Talking Zimbabwe & Land Reform at ASAUK14 this Wednesday

landhungerNew research from Zimbabwe will be shared at a double panel session at the UK African Studies Association conference this week.

This year’s event is at the University of Sussex, and our session is on Wednesday 10 September from 9 till 10.30 and 11 to 12.30. The session has been organised by Gareth James of Edinburgh University, and I am chairing (for full panel & paper details, see below).

Zimbabwe’s land reform that unfolded from 2000 has been intensely controversial, and remain so. But 14 years on there is a wider array of research to draw from in order to make more balanced and informed conclusions on outcomes and implications.

The work by me and colleagues, published in the book Zimbabwe’s Land Reform: Myths and Realities, showed how some farmers who gained land through the land reform in Masvingo did remarkably well – accumulating, investing and improving production. Others have pointed to the ‘tobacco boom’ that has brought significant riches to those in the Highveld tobacco areas. Such successes have not universally been the case however. Land in some areas remains poorly utilised, some larger scale farmers have failed to invest, and political elites have captured land but not put it into production.

The panel, ‘New narratives and emerging issues in the Zimbabwe land debate’, will provide an opportunity to reflect on new research conducted by Zimbabwean and European researchers in the last few years in different parts of the country.

The six papers that will be presented and discussed are listed below.

Shiela Chikulo, ‘Emerging market discourses in a changing ‘agrarian economy’? The case of the fresh vegetable markets in Zimbabwe’, Ruzivo Trust, Harare.

Marleen Dekker, ‘Navigating through times of scarcity: the intensification of a gift-giving economy after dollarization in old resettlement areas in Zimbabwe’, African Studies Centre, Leiden.

Gareth James, ‘Fast track land reform: smallholder land use and production outcomes in Shamva, Hwedza and Makoni districts of Zimbabwe’, Centre of African Studies, Edinburgh.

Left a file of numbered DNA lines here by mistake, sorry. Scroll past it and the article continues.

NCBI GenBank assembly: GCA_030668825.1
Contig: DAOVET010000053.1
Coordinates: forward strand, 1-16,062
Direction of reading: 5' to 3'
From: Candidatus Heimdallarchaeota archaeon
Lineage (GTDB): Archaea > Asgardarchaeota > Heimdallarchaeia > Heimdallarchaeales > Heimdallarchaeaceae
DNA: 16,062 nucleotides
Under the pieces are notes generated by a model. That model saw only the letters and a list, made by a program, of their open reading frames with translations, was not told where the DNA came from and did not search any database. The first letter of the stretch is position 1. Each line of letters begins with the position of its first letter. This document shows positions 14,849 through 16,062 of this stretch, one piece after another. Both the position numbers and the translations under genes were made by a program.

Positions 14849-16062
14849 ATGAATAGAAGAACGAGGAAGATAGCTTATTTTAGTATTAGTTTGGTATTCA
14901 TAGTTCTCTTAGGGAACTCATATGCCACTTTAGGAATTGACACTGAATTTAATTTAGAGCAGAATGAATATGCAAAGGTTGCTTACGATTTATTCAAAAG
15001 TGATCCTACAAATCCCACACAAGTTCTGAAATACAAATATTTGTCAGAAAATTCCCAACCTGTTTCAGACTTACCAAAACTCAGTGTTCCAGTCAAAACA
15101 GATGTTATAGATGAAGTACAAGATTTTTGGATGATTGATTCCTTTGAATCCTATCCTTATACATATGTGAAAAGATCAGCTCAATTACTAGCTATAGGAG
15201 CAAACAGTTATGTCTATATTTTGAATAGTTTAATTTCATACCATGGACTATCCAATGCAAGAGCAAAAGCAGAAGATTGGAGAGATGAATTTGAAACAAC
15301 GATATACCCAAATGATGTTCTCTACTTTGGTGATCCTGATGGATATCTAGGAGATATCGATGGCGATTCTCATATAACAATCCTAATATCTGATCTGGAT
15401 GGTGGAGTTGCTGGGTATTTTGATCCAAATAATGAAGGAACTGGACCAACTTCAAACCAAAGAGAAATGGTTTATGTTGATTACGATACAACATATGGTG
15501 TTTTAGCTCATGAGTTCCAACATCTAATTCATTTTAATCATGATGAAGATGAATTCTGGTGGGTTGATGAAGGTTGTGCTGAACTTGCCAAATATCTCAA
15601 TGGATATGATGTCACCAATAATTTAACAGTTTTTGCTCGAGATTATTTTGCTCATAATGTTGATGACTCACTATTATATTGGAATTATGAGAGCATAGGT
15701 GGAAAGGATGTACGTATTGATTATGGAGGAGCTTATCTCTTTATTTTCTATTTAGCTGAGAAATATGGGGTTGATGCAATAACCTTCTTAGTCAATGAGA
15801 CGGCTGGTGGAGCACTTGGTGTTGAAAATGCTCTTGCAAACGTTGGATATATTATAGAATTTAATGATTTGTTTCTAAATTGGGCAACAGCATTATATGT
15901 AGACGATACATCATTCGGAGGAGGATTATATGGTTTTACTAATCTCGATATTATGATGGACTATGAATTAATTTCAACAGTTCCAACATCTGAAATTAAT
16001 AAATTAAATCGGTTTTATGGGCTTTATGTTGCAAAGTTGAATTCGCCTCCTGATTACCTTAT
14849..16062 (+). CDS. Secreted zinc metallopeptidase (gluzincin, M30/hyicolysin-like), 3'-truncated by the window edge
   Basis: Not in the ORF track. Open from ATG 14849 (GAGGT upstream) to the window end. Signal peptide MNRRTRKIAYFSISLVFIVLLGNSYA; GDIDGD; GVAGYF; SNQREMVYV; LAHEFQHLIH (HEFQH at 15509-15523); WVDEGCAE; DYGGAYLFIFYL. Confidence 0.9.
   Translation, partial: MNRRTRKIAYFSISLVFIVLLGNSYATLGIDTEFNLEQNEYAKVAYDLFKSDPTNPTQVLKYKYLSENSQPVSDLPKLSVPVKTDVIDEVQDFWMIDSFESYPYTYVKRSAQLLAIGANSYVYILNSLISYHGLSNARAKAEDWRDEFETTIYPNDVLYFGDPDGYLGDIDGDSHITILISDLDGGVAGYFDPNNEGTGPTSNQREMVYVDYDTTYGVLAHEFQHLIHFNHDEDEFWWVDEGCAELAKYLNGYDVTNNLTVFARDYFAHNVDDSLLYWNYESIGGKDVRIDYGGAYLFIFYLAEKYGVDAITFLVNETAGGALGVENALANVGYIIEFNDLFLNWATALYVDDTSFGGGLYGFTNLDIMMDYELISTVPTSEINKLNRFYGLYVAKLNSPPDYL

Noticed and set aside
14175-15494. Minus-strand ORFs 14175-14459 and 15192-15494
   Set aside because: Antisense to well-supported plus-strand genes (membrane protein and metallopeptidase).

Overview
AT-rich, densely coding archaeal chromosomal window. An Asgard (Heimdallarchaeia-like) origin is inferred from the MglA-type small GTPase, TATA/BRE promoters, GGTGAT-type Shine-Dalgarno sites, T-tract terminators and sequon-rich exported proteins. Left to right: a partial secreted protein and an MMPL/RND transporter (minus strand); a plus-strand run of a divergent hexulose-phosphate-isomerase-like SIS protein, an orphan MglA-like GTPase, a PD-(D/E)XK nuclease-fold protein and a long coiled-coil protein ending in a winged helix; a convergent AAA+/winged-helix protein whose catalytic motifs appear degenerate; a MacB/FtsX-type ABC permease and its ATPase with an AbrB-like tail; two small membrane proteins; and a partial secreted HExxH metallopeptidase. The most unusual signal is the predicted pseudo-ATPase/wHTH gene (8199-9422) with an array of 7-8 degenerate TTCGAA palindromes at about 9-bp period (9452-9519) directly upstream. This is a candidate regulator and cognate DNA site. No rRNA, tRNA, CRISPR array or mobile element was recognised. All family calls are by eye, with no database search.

Grasian Mkodzongi, ‘The political economy of mineral resource extraction after Zimbabwe’s Fast Track Land Reform Programme: The case of Mhondoro Ngezi District’, University of Cape Town, South Africa.

Patience Mutopo, ‘Ethnographic reflections on the land reform and rural development in Mwenezi District, Zimbabwe’, African Studies Centre, Cologne.

Leila Sinclair-Bright, ‘Zimbabwean land reform: sympathy and recognition of farmworkers’ claims to belong’, Social Anthropology, University of Edinburgh.

 

For those interested in finding out more about Zimbabwe’s land reform, do sign up to the weekly Zimbabweland blog. The low cost book Debating Zimbabwe’s Land Reform, a compilation of some Zimbabwleand blogs from 2011-2013, is now available as a Kindle e-book (costing 77p). However, you can still buy the book via Amazon if you prefer a paper version for just over a fiver.


STEPS at the African Studies Association UK conference

Other STEPS research will also be represented at the conference.

Linda Waldman will be talking about the consequences of asbestos mining in South Africa on Tuesday 9 September at 2pm – presenting work connected to the STEPS book The Politics of Asbestos.

Melissa Leach (now director of IDS) will be giving the welcome address on Tuesday evening.

For the full list of what’s going on at the conference, download the Conference Programme (PDF).

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